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Wildlife

Why are muskies the fish of 10,000 casts? Illinois study explains

URBANA, Ill. – For anglers, landing a muskellunge, or muskie, is a big deal. The “fish of 10,000 casts” is notoriously elusive, making the massive fish an even bigger prize when one finally strikes a lure.

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Camera-trap study provides photographic evidence of pumas' ecological impact

CHAMPAIGN, Ill. — A camera-trap study of two ecosystems – one with pumas and one without – adds to scientists’ understanding of the many ways apex predators influence the abundance, diversity and habits of other animals, including smaller carnivores.

Reported in the journal Ecosphere, the study followed multiple members of the order Carnivora, looking at how the largest carnivore in each locale influenced the behavior and presence of other animals in the same vicinity.

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Team streamlines DNA collection, analysis for elephant conservation

CHAMPAIGN, Ill. — A new DNA-collection approach allows scientists to capture genetic information from elephants without disturbing the animals or putting their own safety in jeopardy. The protocol, tested on elephant dung, yielded enough DNA to sequence whole genomes not only of the elephants but also of the associated microbes, plants, parasites and other organisms – at a fraction of the cost of current approaches.

The researchers report their findings in the journal Frontiers in Genetics.

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Study: Canada geese beat humans in longstanding territory battle

URBANA, Ill. – Canada geese collide with aircraft, intimidate unassuming joggers, and leave lawns and sidewalks spattered with prodigious piles of poop. They’re widely considered nuisance birds, and municipalities invest considerable time and money harassing geese to relocate the feisty flocks. But new University of Illinois research shows standard goose harassment efforts aren’t effective, especially in winter when birds should be most susceptible to scare tactics.

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‘Devastatingly cute’ bats look for bugs in forest clearings and corridors

URBANA, Ill. – Forest managers cut down trees, but their ultimate goal is to keep forests healthy and growing. Bats might help with that, according to recent University of Illinois research, thanks to their appetite for bugs that could otherwise destroy tree seedlings.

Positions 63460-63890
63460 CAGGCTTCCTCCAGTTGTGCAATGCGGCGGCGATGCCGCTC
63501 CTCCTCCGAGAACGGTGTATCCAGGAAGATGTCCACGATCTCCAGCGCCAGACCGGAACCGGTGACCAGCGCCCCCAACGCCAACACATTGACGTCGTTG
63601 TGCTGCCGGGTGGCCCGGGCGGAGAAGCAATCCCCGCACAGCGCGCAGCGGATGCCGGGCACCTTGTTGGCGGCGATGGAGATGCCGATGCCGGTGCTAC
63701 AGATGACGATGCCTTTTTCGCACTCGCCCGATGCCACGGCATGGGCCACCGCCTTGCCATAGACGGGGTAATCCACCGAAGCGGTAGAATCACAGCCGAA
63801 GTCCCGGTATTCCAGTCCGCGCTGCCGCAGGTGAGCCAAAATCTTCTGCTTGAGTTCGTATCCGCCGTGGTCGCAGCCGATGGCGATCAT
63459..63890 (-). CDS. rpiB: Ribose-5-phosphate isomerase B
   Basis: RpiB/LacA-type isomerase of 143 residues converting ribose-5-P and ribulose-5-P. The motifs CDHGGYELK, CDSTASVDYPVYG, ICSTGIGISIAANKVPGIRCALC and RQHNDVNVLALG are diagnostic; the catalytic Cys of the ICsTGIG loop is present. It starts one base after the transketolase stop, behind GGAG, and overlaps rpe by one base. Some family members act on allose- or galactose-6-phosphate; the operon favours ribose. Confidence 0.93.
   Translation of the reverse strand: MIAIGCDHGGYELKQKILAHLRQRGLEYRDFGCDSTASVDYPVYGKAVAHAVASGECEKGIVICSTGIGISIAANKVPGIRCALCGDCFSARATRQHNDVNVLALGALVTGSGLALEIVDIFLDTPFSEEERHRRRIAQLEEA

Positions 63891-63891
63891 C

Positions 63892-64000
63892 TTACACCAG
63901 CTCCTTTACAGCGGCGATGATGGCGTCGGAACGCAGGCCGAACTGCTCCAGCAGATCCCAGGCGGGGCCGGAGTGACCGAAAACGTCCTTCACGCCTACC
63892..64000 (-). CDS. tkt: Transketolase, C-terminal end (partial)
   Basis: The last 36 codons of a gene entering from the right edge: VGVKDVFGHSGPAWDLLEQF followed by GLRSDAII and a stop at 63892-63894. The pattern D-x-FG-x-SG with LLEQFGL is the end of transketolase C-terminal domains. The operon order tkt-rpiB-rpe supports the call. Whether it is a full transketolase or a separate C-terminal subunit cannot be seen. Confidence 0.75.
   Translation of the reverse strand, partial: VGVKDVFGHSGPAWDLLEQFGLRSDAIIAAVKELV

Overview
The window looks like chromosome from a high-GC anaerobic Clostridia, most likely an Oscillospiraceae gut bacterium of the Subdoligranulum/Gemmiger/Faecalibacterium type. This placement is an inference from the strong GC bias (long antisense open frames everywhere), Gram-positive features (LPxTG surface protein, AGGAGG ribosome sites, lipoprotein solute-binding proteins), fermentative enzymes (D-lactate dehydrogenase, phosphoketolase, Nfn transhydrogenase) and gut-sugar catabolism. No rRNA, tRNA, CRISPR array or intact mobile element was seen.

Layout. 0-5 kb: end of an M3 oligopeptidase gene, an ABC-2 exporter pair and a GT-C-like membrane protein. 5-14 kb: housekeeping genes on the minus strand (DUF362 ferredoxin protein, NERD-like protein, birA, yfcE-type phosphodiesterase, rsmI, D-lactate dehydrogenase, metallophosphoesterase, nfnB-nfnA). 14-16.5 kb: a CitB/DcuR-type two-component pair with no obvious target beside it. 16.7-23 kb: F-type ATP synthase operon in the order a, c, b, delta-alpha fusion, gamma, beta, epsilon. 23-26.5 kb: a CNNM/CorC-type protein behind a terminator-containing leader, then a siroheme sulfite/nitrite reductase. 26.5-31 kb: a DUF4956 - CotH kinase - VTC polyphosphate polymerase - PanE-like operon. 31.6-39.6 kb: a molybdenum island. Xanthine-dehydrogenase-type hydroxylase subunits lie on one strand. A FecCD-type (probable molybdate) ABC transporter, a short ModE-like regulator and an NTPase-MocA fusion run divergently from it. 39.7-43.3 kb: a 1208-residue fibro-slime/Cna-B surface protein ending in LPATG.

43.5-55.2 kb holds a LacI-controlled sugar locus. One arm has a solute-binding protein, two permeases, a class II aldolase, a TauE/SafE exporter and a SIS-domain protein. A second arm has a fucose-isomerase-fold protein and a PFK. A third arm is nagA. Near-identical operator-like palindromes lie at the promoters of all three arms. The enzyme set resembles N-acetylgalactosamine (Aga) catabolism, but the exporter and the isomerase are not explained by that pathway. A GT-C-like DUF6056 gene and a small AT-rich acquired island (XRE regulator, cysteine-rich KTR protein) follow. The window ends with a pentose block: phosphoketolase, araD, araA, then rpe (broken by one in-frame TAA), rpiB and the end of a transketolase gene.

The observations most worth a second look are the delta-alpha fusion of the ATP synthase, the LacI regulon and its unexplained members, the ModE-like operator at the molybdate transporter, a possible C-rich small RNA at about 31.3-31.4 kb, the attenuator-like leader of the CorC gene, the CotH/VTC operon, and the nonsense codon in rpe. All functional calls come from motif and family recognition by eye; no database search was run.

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Illinois report says native fish overlooked as invaders in U.S. waters

URBANA, Ill. – Rivers split across mountaintops and other geographic barriers may flow only a few miles from one another, but to the aquatic creatures in those waters, the separation could represent millions of years of evolutionary time. So, when an angler or a curious child moves a fish from one side of the mountain or one side of the country to the other, it’s a very big deal to the fish. Some may discover a competitive advantage in a new stream, potentially disrupting eons-old ecological hierarchies.

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Bats protect young trees from insect damage, with three times fewer bugs

URBANA, Ill. – Bats help keep forests growing. Without bats to hold their populations in check, insects that munch on tree seedlings go wild, doing three to nine times more damage than when bats are on the scene. That’s according to a groundbreaking new study from the University of Illinois.

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How genetic diversity could avoid threat of deadly disease in endangered deer

URBANA, Ill. – Chronic wasting disease, the prion disease affecting white-tailed deer and other cervids, is spreading. With documented cases in 29 U.S. states, two Canadian provinces, three Scandinavian countries, and South Korea, free-ranging and captive cervids are under threat. Efforts to conserve endangered deer against this backdrop are understandably fraught.

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Bats’ midnight snacks reveal clues for managing endangered species

URBANA, Ill. – How do we bring threatened and endangered animals back from the brink? The task is never easy or simple, but one thing is undeniably true: If we don’t understand these animals and what they need to survive, we have little chance of success.

Saving bats, then, is arguably a trickier endeavor than for other species. After all, the cryptic critters only emerge at night and are highly mobile, making it difficult to track their movements and behavior.

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Illinois study suggests the humble minnow can take the heat(wave)

URBANA, Ill. – Humans aren’t the only ones suffering through unprecedented heatwaves in a warming climate. Consider the humble minnow. These tiny fish represent the all-important base of the food chain in many freshwater ecosystems. And like all fish, minnows adjust their body temperature to match their surroundings. As climate change turns up the heat, could minnows cook?

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